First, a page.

The Swimmers by Chloe Lane
THE FRIDAY REVIEW
by Chloe Lane
Publisher: Victoria University Press
Published: August 2020
Reviewed by Paula Morris
This debut novel is a little strange, and strangely compelling. A young woman named Erin, hoping to get a ‘foot in the door with Auckland’s art scene’, leaves her ‘unoriginal thesis’ and drab internship in the city to make a sulky pilgrimage north. She’s in Kaipara to spend Queen’s Birthday Weekend with her extended family, though the family isn’t that extended: there’s her mother, who’s travelled up from Wellington, as spiky a character as Erin; hearty aunt Wynn, a nurse; quiet, Speight’s-drinking Uncle Cliff, the brother who stayed put; and Wynn’s ‘hippy chick’ teenage daughter Bethany.
This is Cold Comfort Farm, more comic than sinister, much of its acreage sold to an encroaching subdivision of ‘kitset houses’ to fund Moore sibling trips to the Gold Coast and a shining fridge that dispenses ice. Uncle Cliff sells his cabbages to a woman who makes expensive kimchi for holidaying Aucklanders. Auntie Wynn collects dolphin figurines. There are La-Z-Boys and electric heaters. ‘Simple farming folk,’ Erin insists, so at once, of course, we suspect complications and secrets.
The central complication, and the heart of the novel, is a topical one: Erin’s mother, tube-fed and speechless because of motor neurone disease, wants to die – right away. She has returned to the farm she couldn’t wait to leave as a teenager, surrendering herself to the care of her sister, and can only communicate through a thumbs up (or middle finger), or iPad messages, ‘woodpecking out each letter’. (The first Erin reads is: ‘SOS I CAN’T SPEND ANOTHER MOMENT WITH THESE FUCKING DOLPHINS’.)
Lane manages this storyline without sentimentality or moral hand-wringing, and for that reason the novel is often intensely moving. There’s a dark comedy to many of the preparations, Wynn handling the medical and legal logistics and a reluctant, distressed Erin commissioned with locating her mother’s idiosyncratic demands for music and flowers. The days pass too quickly. ‘I hadn’t really believed that she wanted me to do those things,’ Erin says, ‘or that I would need to do them’.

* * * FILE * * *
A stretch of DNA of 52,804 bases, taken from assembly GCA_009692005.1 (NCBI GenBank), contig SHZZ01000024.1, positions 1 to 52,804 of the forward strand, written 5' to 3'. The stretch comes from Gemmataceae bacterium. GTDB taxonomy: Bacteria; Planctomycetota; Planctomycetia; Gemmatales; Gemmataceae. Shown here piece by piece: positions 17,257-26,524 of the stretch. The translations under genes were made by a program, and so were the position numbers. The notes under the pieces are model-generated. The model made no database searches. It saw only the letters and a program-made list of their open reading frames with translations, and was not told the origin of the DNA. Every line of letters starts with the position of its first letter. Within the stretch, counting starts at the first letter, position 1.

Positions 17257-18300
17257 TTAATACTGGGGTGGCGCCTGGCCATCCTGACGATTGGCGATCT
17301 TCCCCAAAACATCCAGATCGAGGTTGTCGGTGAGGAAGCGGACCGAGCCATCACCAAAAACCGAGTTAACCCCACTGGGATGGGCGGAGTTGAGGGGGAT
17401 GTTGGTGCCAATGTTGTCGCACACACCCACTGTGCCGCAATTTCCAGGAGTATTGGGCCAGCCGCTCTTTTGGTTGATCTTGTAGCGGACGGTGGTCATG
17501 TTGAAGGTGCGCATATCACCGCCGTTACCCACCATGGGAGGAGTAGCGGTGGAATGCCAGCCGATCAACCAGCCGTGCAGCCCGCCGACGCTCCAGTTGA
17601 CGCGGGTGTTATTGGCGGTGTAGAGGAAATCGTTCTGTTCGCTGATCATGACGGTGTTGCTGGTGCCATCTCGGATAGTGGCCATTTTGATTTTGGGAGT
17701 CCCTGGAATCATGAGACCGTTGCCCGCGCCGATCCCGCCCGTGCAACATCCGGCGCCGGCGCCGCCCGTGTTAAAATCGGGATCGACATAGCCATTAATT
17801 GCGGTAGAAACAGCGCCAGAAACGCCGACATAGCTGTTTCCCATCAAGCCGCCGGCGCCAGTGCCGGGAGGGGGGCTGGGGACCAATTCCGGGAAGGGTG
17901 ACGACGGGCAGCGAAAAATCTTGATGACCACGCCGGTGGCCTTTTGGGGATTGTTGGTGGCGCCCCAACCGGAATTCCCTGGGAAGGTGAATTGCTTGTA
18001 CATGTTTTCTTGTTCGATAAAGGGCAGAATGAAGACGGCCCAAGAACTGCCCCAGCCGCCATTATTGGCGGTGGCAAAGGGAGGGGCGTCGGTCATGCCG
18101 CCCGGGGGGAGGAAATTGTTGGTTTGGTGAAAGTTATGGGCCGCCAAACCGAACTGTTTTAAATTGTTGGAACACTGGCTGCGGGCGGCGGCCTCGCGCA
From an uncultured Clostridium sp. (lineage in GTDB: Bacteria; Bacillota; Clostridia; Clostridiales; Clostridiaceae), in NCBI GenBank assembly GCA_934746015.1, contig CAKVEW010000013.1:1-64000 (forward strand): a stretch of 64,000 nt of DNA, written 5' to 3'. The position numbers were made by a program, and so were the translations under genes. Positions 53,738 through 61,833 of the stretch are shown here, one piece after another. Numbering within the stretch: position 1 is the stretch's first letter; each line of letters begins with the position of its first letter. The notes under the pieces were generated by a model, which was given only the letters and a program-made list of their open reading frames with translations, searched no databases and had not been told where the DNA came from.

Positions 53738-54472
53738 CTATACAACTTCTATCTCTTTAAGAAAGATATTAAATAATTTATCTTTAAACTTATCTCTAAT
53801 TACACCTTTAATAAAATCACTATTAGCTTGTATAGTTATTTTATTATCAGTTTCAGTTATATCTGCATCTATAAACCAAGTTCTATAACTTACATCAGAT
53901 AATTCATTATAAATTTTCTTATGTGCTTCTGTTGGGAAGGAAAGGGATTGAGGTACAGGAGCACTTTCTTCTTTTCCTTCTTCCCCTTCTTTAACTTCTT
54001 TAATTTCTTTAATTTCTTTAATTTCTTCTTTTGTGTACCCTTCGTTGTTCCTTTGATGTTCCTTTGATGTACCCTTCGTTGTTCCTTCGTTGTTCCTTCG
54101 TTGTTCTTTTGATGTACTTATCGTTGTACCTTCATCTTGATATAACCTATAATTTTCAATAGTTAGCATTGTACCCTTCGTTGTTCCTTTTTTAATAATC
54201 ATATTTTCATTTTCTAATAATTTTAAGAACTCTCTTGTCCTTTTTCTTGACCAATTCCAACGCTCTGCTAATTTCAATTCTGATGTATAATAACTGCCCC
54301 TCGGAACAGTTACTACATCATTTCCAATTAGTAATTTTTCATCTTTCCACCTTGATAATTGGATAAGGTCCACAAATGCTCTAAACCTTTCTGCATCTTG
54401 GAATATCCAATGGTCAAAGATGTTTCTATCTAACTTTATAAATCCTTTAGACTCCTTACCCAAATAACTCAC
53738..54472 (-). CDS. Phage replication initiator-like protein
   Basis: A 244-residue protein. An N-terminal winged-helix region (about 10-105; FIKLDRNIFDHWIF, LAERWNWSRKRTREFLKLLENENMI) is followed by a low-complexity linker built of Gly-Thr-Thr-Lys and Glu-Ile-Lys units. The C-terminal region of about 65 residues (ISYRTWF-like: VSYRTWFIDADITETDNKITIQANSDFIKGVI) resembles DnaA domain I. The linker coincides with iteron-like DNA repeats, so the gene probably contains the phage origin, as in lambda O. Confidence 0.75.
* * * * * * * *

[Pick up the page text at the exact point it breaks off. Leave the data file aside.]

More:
The women are the swimmers of the title – Erin’s mother and aunt were surf lifesavers, and competitive swimmers; Erin has won national titles and still swims most days, although she knows ‘the strength I felt in the pool had never really flowed over into other parts of my life.’ Although it’s June and rainy, the two sisters and their daughters have one last swim together in the freezing sea, an experience that’s both disappointing and transcendent, bringing them ‘somewhat together’. This is all that’s possible, the novel suggests, when death is about to fracture time.
The male characters in The Swimmers are sketchy, perhaps too broadly drawn, and too dodgy. Erin’s father ‘never lived with us’ and lurks outside the story, with his preferred wife, children and infinity pool. Erin’s internship and first curating gig – at ‘Mean Space’ – has been compromised by a storage-room affair with gallery director Karl, and nothing about him, the relationship or its ending (wife walks into storage room) feels more than a clichéd Girls subplot. The local man from whom Erin and Wynn must extort the required Nembutal can be threatened because of a past sexual transgression; so can bearded local dickhead Craig, with whom Erin has a squalid encounter. Only Uncle Cliff is a good sort, largely confined to his vegetable patch and sleep-out, seeing Craig off when he wants to ‘kick up a stink’ about something a reckless Erin has stolen from his kitset house.
There’s no cheap emotion in this novel, and Erin is genuine in her flaws – by turns contrary, sour, and distracted – and in the complexity of her grief. There’s a little of Eileen by Otessa Moshfegh in Erin’s anti-heroism and in the way the book’s events are relayed after the fact. But not much is done with this perspective of time: it breathes little air or insight into the spaces between the five days of the narrative. The Swimmers may end in the right place, but still it feels brisk, unfinished, or perhaps truncated, some of its story threads clipped too soon. It would have been stronger if the story was less contained, if more of its characters were permitted to be as interesting and difficult as Erin.
Paula Morris is a fiction writer and essayist. Shining Land: Looking for Robin Hyde, a collaboration with photographer Haru Sameshima, will be published in November by Massey University Press. She is also a co-editor of the forthcoming anthology Ko Aotearoa Tātou (Otago University Press).